A raster image is a collection of dots called pixels. Each pixel is a tiny colored square. When an image is scanned, the image is converted to a collection of pixels called a raster image. Scanned graphics and web graphics (JPEG and GIF) files are the most common forms of raster images.
The resolution of a raster or scanned image is expressed in terms of dots per inch = dpi. Typical laser printers print at 300-600 dpi. There are printers that are capable of producing smoother and cleaner output because they have higher dpi ratings. The output quality of a printing device is dependent upon the resolution of a bitmap or scan. If you take a 300 dpi bitmap and size it up in Photoshop you will see that the image becomes pixilated. The edges now look jagged and all that has happened is the tiny pixel squares got bigger. If you decrease the size of the image the pixel squares will return to there original state. With this said, raster images do not scale up very well.
The quality of a print produced from a raster image is dependent upon three things:
When scanning a raster image a large number of colors will be required to render a raster image reproduction of the original source artwork accurately. To get around this difficulty scanners use a process called dithering to approximate colors that don’t occur in the current color palette. Dithering produces a distinct dotted pattern that approximates the original color in an image. It will then deteriorate the quality of the scanned raster image. This is where editing and manipulating raster images becomes the most complicated. In order to change a color in the raster image you must isolate a specific color or a specific range of colors and tell the software to change the color.
When creating and scanning raster images, file size can become a real issue. In order to accurately reproduce a raster image file the graphics software must keep track of a large amount of information, including the exact location and color of each pixel and the collection of pixels.
A vector image is a collection of connected lines and curves that produce objects. When creating a vector image in a vector illustration program, node or drawing points are inserted which lines and curves connect those together. This is the same principle as connect the dots. Each node, line and curve is defined in the drawing by the graphics software by a mathematical description. Every aspect of a vector object is defined by math included node position, node location, line length and on down the line. Text objects are created by connecting nodes, lines and curves. Every letter in a font starts out as a vector object.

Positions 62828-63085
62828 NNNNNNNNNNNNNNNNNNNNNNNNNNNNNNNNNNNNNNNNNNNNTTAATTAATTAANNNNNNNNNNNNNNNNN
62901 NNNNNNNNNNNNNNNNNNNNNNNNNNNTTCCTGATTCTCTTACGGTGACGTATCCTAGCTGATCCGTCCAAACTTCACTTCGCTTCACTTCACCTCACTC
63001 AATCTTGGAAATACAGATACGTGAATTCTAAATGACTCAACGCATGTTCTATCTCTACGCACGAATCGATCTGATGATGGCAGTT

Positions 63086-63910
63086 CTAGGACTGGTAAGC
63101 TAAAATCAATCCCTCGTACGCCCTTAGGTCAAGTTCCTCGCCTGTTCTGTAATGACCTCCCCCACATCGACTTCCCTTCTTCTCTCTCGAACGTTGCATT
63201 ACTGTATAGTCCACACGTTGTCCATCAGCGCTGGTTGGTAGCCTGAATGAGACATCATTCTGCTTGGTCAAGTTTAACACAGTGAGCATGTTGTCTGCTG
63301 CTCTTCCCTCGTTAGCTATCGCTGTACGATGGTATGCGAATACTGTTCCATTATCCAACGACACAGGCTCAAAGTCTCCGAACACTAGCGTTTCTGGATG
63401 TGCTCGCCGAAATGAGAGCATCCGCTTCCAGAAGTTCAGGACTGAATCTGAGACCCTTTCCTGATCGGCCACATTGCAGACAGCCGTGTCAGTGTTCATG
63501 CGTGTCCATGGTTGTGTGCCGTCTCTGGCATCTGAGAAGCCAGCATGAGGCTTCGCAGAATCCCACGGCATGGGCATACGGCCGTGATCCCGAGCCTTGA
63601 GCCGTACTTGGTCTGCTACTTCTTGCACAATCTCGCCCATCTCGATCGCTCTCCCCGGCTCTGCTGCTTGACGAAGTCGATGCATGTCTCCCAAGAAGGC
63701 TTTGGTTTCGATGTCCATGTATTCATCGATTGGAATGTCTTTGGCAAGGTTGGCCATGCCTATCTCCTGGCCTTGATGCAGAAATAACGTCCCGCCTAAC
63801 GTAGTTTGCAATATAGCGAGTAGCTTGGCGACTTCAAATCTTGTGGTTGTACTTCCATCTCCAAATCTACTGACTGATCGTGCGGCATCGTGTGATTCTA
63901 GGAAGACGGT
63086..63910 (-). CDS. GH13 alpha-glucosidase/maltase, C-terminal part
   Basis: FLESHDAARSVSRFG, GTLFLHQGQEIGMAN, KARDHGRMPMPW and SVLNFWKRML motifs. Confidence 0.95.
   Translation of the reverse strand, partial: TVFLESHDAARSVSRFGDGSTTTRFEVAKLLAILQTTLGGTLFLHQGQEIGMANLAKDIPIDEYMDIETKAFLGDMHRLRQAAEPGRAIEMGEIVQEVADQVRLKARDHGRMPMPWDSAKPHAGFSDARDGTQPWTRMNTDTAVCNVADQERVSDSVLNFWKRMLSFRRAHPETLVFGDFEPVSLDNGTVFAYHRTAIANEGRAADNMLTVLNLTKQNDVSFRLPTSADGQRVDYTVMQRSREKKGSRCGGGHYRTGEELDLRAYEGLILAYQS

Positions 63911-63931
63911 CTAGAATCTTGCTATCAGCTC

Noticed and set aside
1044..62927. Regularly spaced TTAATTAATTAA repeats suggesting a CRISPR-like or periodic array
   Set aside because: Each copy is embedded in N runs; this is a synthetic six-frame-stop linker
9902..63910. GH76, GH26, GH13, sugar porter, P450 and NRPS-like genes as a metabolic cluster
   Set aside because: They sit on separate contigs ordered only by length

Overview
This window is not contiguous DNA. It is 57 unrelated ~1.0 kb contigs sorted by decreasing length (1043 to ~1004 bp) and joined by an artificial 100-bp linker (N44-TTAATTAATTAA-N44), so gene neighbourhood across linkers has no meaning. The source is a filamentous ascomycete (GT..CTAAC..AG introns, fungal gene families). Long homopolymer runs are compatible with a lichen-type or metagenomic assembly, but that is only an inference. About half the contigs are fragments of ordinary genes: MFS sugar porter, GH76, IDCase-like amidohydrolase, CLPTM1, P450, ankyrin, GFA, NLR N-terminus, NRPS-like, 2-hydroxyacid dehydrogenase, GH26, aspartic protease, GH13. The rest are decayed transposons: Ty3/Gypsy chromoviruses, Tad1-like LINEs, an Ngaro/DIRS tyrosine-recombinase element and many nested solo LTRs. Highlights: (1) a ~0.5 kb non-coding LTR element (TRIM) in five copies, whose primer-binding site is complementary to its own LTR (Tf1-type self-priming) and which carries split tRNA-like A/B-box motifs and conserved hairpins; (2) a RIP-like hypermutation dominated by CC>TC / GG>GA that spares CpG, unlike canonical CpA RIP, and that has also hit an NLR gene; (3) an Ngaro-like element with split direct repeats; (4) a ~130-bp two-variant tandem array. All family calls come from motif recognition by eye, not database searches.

Vector images are object-oriented while raster images are pixel oriented. A vector object will have a wire frame underneath the colors in the object. In a vector object, colors are like clothes over the top of a skeleton. CorelDRAW and Illustrator create text and objects using vectors that can be easily manipulated.
Vector images are defined by math, not pixels. They can be scaled up or down without any loss of quality. When an illustration (drawing) program sizes a vector image up or down, it simply multiplies the mathematical description of the object by a scaling factor.
For example, a 1" square object would need to be multiplied by a factor of 2 in order to double in size.
The math is simply recalculated to produce an object twice the size of the original. Because vector images scale up or down without the loss of image quality, they can be output at any resolution that a printer is capable of producing. Unlike raster images, quality is not limited by dots per inch or scanning resolution. This is a big reason that vector graphics are so popular for clip art.
Since vector images are composed of objects not pixels, you can change the color of individual objects without worrying about individual pixels.
Coloring vector objects is similar to coloring with crayons in a coloring book. A drawing program will enable a user to click inside an object and define its color. A drawing program will also enable a user to define the color and width of lines. Coloring vector images is much easier than coloring bitmaps.
Vector images do not need to keep track of each individual pixel in an image, only mathematical descriptions. For this reason vector files are very small in file size.
Vector files are composed of long mathematical descriptions dictating every aspect of the graphic. A 2-inch by 4-inch vector based logo will be the same files size as a 2-foot by 4-foot logo. The file size is the same because the only difference in file is one number defining the size of the file.
A raster image file would need to keep track of a whole bunch of additional pixels as the file increases in size. Most vector-based logos are going to be under 100k (.10 megabytes). For this reason, vector files are ideally suited for transfer over the Internet.